Sunday, June 28, 2009

Building the Band Brand
Steal a song that has been a hit

Gale Brooks passed June 28, 2009. She, like Pat Boone, was famous for covering popular songs by Black artists (known as Race records) and recording them for white audiences.

An example is I Hear You Knocking. The original done by Smiley Lewis reached #2 on Billboard’s Rhythm and Blues chart in 1955. Storm’s version landed at #2 on Billboard’s regular chart, meaning Dot Records realized a whole lot more $$$$ than Lewis’ unknown label.

One of Storm’s hits (she covered Frankie Lymon’s Why Do Fools Fall in Love? among many other race records) was a folk song done by John Jacob Niles. Storm covered it two years after I Hear You Knocking.

Bob Dylan was 16 and probably heard the song on his radio. His future girlfriend, Joan Baez did a cover of the Niles song about three to five years after Storm covered it, as best I could learn.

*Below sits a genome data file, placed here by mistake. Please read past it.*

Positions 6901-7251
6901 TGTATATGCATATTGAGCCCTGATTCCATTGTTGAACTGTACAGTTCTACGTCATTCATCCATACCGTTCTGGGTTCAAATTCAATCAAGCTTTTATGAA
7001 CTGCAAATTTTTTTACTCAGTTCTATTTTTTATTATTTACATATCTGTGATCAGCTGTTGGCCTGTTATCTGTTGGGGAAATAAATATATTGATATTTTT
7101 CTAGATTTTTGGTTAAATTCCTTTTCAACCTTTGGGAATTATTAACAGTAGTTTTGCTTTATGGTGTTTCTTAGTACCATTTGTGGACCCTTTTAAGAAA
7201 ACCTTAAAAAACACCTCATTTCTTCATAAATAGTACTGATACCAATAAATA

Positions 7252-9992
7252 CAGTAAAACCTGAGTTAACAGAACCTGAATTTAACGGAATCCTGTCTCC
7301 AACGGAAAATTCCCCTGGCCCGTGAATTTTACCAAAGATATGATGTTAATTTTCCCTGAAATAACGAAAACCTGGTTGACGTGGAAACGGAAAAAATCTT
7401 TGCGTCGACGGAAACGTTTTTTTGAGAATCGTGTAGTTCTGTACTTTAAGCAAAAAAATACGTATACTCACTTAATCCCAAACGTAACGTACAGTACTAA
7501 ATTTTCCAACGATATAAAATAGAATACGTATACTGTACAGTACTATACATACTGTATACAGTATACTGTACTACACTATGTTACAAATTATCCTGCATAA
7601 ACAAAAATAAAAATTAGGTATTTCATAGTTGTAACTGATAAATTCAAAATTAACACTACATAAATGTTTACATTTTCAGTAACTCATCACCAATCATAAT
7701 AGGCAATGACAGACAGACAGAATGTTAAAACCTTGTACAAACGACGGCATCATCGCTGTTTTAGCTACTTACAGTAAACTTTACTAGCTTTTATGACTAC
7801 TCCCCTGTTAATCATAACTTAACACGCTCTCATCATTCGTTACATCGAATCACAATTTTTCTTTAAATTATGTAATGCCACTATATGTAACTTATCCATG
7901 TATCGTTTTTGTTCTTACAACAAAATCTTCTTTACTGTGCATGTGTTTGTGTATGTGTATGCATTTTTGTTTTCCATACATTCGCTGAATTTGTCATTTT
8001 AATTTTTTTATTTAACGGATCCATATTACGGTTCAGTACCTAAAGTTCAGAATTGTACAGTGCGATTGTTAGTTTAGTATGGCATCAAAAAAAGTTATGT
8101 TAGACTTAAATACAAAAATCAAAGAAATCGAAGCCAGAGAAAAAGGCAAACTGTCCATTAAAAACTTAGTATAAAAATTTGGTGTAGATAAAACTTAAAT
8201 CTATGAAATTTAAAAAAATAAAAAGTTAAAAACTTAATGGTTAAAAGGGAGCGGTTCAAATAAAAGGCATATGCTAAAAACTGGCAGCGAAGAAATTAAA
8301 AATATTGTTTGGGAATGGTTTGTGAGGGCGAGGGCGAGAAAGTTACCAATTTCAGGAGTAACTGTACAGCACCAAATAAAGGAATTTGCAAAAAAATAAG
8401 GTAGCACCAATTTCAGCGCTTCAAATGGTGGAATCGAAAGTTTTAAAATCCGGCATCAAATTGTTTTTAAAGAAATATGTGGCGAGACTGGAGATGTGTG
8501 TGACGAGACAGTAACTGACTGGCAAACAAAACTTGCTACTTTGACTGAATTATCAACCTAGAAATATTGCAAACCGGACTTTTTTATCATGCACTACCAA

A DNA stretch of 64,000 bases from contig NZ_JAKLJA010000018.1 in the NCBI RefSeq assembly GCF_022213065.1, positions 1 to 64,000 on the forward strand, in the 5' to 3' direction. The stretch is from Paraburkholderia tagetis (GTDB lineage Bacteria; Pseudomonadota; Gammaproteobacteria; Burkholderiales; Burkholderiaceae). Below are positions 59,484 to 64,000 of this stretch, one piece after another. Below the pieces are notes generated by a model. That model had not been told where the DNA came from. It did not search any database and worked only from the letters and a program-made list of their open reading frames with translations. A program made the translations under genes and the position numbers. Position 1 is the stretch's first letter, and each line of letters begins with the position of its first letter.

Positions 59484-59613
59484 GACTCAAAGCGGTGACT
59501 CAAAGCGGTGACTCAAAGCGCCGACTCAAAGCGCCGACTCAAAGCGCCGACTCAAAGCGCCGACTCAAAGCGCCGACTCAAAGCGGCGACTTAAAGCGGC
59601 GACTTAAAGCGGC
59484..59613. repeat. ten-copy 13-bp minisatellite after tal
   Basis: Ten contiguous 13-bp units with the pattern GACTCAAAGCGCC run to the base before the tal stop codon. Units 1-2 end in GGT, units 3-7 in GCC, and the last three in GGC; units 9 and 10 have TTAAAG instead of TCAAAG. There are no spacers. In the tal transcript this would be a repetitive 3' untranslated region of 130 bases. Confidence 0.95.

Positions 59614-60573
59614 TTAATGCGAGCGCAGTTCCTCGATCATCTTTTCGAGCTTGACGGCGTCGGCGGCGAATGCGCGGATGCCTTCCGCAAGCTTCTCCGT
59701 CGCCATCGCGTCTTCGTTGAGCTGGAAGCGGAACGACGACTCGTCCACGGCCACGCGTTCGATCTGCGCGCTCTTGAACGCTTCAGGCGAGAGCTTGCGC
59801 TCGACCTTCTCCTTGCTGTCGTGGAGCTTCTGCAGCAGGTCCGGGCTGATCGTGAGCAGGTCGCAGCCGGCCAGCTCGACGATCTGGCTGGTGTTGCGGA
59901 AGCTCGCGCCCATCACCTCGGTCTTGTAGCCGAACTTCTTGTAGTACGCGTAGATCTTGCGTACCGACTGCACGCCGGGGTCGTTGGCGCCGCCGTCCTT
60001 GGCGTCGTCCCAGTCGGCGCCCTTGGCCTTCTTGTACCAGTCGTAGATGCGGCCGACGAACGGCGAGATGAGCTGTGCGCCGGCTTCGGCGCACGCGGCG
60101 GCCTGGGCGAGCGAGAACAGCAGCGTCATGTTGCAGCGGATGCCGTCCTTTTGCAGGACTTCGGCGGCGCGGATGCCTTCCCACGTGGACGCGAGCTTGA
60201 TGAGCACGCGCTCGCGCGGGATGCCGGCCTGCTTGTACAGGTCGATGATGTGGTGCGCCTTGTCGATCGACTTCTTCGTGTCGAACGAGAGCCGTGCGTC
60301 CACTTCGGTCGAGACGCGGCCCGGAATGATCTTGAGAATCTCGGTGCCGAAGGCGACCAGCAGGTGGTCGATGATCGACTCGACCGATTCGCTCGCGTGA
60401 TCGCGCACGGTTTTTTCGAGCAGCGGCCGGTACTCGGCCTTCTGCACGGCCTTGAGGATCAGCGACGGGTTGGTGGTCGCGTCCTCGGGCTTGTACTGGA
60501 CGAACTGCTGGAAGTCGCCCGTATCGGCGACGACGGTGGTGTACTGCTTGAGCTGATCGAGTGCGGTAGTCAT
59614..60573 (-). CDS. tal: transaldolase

So, how does a young and hungry guy from Hibbing, Minn. build his band brand in the 20th Century? He takes Niles song, re-titles It Ain’t Me Babe and it becomes one of his first and biggest hits.

How to make more $$$? Get the leader of country music, Johnny Cash, to cover it in 1965.

To make even more $$$, realize a Los Angeles band, The Byrds, had a big hit with your Mr. Tamborine man – launching the band.

Why not launch another LA band with the song Johnny Cash currently has a hit with? Yes, Dylan was a marketing genius. He owned the mid-1960s.


If you look closely at the Johnny Cash clip, it must be from Saturday Night (SNL - Howard Cosell owned the name Saturday Night Live). That is G. E. Smith, husband to the late Gilda Radner, on acoustic guitar. Also Duck Dunn on bass and can not place the harmonica player, but he also got to play harmonica with Peter Tosh the night Mick Jagger showed up on SNL to sing with Tosh.

No comments: